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Access to Information Comes at a Price in Tajikistan

New rules requiring people to pay government institutions for advice and information have caused anger in Tajikistan, Central Asia’s poorest state.
By IWPR
As Shahodat Saibnazarova reports, President Imomali Rahmon issued the rules at the end of October, but the policy is only now being unrolled.



Officials hope the scheme will recompense cash-strapped government agencies for the work that goes into locating and issuing documents to members of the public.



Government institutions will be allowed to charge the equivalent of eight US dollars per page, or more depending on how valuable the information is deemed to be. They will also be able to demand fees for giving people verbal advice.



“I can’t conceive of the mechanism where you get some information verbally and it’s deemed to cost ten roubles or 100 dollar…. Who’s going to decide on the value or importance of the information?” said Rahmon Olmasov, the editor-in-chief of Bizness ii Politika, a privately-owned newspaper.



Given that the average wage in Tajikistan is a mere 40 dollars a month, members of the public interviewed by IWPR expressed concern about how they would ever get hold of the information they need.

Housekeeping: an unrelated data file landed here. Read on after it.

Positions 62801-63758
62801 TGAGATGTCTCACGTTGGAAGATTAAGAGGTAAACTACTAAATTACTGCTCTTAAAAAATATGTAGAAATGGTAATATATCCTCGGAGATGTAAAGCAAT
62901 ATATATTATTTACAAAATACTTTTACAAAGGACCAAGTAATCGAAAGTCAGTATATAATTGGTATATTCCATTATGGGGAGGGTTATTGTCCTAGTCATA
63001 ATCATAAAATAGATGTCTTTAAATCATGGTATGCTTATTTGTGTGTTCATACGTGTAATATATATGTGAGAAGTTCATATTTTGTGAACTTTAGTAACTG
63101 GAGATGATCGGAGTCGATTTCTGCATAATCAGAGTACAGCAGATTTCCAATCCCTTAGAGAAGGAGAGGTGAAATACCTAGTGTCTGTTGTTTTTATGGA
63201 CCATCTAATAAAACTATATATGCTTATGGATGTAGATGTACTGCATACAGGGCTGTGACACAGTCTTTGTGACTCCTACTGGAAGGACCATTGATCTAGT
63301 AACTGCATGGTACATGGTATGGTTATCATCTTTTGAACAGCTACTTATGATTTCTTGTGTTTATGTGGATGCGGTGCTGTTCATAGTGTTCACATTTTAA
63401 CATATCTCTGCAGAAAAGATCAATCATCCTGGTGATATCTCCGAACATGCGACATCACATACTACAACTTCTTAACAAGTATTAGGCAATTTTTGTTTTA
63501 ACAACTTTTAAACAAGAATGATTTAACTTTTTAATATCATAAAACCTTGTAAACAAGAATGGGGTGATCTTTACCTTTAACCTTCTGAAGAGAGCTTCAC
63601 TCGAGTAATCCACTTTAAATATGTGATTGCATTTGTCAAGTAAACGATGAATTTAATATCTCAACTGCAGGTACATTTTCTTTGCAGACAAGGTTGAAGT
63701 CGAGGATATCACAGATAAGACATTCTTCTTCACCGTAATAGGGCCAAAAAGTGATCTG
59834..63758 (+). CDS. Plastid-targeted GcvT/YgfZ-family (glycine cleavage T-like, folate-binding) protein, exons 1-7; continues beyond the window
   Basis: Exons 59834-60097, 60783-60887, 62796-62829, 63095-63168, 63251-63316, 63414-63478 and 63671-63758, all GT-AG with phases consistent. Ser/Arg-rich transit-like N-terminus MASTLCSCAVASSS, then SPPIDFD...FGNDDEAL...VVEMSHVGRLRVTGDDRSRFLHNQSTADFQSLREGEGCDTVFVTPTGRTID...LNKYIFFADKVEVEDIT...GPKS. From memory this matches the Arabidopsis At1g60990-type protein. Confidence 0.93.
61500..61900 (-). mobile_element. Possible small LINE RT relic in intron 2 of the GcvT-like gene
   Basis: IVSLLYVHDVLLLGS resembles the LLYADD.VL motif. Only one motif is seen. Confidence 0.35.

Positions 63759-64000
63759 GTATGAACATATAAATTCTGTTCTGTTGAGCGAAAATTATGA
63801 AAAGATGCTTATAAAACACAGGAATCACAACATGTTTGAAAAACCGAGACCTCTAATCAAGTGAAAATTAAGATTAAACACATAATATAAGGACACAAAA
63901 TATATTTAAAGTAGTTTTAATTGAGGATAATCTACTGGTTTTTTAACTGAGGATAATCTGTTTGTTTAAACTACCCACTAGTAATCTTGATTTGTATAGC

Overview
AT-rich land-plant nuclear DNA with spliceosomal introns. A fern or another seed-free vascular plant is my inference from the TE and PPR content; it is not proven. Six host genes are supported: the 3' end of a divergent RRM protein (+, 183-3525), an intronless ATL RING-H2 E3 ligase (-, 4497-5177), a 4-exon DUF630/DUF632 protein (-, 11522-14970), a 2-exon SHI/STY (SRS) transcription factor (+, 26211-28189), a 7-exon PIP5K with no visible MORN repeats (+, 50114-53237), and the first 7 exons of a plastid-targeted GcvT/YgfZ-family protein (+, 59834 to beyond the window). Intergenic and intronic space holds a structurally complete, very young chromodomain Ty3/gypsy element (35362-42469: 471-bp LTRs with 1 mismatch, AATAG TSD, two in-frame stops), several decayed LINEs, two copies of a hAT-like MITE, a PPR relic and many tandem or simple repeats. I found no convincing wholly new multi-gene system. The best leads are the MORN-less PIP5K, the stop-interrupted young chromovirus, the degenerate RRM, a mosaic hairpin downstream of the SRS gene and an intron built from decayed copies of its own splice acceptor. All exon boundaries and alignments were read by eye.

Freelance journalist Jamshed Mamajonov warns that the new rules will be open to abuse.



“Giving ministries the right to set their own prices for verbal information… may lead to them lining their own pockets,” he said.



Like many journalists, Mamajonov is afraid the regulations will be used to block access to information.



He noted that government-run broadcast and print media would be exempted from payment, whereas privately-run outlets were likely to be asked for money every time they tried to find something out.



“One comes to the conclusion that non-state media will be driven into a corner,” said Mamajonov. “The information that comes – or doesn’t come – out of state institutions will be terribly old.”



He warns that the Tajik government itself could be shooting itself in the foot if officials withhold information that no one wants to pay for. By doing so, the government will deny itself opportunities to get its point of view heard in the public domain.



IWPR approached a number of officials to ask how they viewed the pay-as-you-go information policy. Some said they were unaware of it, and the rest did not want to comment.









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